Permanents that burn are another way to continue managing the clock. Sulfuric Vortex; Chandra, Roaring Flame; Pestilence Demon; Squallmonger; and more cards can apply pressure over and over. These cards force your opponents to speed up or lose to little chips of damage. They might not seem like much, but they take a toll over turn. An early ultimate off Chandra, Roaring Flame will cause a game to wrap up much faster, while a quick Sulfuric Vortex can easily deal ten or more damage to the whole table. If you combine this with an effect like Manabarbs or Ruric Thar, the Unbowed, the table is in for a world of hurt.

Clear the Chaff

Besides overwhelming your opponents, you can scale a spell like Fault Line to leave specific creatures alive. For example, Earthquake cannot hit fliers, but you can destroy a few Spiders that are holding back your Dragons, Demons, or other fliers. You can also scale the damage to clear a path for your token horde. It might seem counterintuitive, but many token builds run cards like Collective Blessing, Beastmaster Ascension, or Eldrazi Monument (for Rolling Earthquake). Burning everything and everyone for five damage and keeping your creatures alive to attack is amazing! You have to try it one day. And when things are dire, you can battlefield-wipe with Fault Line at instant speed.

When you are waiting battlefield positions, take into consideration using an Earthquake to open up a position for one opponent to attack another. When Timmy is Johnny’s threat, you can assist Johnny in beating Timmy for you. You should always look for opportunities for free value.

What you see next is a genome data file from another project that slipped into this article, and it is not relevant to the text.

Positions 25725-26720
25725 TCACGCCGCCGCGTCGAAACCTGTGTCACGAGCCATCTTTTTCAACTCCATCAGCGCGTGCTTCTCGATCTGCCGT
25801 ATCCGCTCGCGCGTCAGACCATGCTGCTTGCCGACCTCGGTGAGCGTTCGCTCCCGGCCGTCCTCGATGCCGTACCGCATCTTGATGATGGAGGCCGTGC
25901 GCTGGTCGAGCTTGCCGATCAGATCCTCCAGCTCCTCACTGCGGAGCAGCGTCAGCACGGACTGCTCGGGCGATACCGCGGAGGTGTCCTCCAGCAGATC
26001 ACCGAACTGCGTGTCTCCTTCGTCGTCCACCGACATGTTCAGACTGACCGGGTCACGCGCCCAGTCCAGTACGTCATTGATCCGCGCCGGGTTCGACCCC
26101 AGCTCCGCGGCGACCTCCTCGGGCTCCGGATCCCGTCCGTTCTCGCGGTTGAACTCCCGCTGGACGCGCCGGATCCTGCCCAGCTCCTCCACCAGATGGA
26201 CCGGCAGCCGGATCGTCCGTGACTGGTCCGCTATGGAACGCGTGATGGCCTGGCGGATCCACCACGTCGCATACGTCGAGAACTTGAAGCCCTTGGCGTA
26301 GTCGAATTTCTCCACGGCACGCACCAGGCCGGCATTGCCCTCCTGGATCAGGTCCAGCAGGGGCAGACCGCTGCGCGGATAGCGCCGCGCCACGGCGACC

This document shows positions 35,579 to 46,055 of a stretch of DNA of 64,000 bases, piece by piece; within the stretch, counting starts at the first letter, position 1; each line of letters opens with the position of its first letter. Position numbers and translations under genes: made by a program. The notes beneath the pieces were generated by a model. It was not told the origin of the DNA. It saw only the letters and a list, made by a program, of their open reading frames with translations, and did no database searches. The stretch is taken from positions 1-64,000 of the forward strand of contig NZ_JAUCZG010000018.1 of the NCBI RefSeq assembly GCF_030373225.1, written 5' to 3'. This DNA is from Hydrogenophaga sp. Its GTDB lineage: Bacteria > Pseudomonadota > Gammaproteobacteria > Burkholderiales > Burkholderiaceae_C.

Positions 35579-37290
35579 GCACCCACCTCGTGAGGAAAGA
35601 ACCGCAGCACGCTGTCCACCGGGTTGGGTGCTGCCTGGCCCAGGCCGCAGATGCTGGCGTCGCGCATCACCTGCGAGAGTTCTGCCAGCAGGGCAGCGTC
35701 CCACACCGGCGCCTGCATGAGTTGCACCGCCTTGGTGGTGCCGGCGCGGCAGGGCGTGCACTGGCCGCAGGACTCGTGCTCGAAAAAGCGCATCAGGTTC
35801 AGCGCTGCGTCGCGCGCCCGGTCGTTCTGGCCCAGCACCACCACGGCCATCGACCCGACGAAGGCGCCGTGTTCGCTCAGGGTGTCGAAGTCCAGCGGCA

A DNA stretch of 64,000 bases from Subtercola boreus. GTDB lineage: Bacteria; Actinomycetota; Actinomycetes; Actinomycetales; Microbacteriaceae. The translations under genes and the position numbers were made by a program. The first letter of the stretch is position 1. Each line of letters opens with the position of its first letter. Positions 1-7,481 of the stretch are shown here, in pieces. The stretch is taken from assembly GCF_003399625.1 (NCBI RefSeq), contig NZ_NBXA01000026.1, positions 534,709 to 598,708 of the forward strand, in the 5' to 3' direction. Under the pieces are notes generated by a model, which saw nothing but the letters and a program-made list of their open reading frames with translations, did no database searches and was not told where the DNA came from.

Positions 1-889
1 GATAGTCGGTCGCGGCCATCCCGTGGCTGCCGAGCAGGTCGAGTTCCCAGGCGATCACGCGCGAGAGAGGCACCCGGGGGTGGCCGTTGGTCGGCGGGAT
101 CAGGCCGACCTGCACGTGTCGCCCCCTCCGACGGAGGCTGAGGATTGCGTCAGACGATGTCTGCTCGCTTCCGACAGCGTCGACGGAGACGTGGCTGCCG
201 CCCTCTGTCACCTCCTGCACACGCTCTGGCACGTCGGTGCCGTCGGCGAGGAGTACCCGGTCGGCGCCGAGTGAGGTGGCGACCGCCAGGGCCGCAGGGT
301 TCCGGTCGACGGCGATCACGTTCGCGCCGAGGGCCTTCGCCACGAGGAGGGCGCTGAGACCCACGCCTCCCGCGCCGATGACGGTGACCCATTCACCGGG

Not Only Red

Red has the most burn spells, obviously. But other colors can participate in the burn fun too. Hurricane and Squall Line are the easiest examples. Instead of taking out only ground-pounders, these burn spells take out only fliers. And players. Black has the entire family of Pestilence effects (Thrashing Wumpus is the best for being able to “wump” a table) which red copied in Planar Chaos with Pyrohemia. These effects are highly scalable, hit everyone, and can easily be manipulated to suit you. You just need to put a little work into making the best of them.

If you just want a big dumb effect with no work, Exsanguinate has your back. If you want to hit a specific player, Drain Life and Soul Burn can help. Corrupt scales in a different way but still scales against a big scary threat.

White needs to reach out for a bit of help. Aurelia’s Fury, Death Grasp, Energy Bolt, and Debt to the Deathless can all be scaled. You lose the versatility for the options of gaining life in most cases. However, white is a nice addition to the burn package, plus you can hide behind Circle of Protection: Red or Story Circle. If you don’t want to bother with more versatility, Mark of Asylum is useful, as is Personal Sanctuary.

Blue does struggle with burning out opponents. Fortunately, blue has an entire history of having better spells than everyone else. So don’t fear, blue mages. You have Cyclonic Rift to break through a stall, Redirect for a big targeted burn spell, Aethersnatch and Commandeer to use them against your opponents, and regular Counterspell to say no.

Light ‘Em Up

Burn can do much more in Commander than it is given credit for. You don’t even need a full-on burn deck to make use of the many options. Rather, you can find a few spells to give your deck a bit more reach in the late-game and some more help in breaking through your opponents. If you are only going to run a single targeted burn spell, I suggest Red Sun’s Zenith or Fanning the Flames to give yourself more uses of the spell.

If you go wide with the Earthquake-style spells, sometimes using them as a battlefield wipe is the correct play. While I prefer to keep around some fatties to keep the game moving, your games will develop differently. Do what works best for you.

What burn spells have you found success with? How often do you play burn spells in your Commander games? What about some of the nonred spells?